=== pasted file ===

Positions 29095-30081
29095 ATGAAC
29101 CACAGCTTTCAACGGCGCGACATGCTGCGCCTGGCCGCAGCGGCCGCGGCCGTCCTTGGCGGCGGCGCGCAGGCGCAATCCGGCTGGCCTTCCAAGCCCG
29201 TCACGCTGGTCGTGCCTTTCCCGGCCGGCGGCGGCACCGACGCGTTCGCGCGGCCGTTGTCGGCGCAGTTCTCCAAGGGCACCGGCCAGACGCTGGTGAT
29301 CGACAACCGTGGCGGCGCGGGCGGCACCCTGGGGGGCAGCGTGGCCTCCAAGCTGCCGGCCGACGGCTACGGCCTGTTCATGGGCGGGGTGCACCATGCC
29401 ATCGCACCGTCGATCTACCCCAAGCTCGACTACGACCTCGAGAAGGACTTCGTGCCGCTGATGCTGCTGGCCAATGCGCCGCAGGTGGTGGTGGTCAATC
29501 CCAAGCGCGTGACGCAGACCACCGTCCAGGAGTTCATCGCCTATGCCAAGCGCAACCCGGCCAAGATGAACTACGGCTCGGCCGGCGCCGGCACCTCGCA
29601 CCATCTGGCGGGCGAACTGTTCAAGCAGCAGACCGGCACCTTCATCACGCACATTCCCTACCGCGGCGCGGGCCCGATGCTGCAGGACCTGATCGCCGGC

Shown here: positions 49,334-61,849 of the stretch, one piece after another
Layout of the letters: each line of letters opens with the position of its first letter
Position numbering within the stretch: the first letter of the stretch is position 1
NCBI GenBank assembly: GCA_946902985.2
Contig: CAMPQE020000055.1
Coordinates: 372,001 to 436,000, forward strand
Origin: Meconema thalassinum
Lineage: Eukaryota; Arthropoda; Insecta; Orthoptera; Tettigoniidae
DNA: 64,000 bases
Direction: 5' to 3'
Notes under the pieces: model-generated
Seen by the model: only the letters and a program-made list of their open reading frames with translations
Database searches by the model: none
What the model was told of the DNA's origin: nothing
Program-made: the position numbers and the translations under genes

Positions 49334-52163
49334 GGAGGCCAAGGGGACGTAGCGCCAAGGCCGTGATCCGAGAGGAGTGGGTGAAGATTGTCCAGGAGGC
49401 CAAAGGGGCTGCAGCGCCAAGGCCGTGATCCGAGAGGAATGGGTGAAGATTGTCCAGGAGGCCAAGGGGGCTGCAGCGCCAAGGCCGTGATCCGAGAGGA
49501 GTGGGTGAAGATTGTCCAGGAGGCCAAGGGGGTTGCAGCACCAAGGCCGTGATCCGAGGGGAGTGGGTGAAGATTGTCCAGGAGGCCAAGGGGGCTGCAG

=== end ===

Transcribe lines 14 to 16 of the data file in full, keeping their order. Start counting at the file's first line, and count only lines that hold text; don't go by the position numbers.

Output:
Coordinates: 372,001 to 436,000, forward strand
Origin: Meconema thalassinum
Lineage: Eukaryota; Arthropoda; Insecta; Orthoptera; Tettigoniidae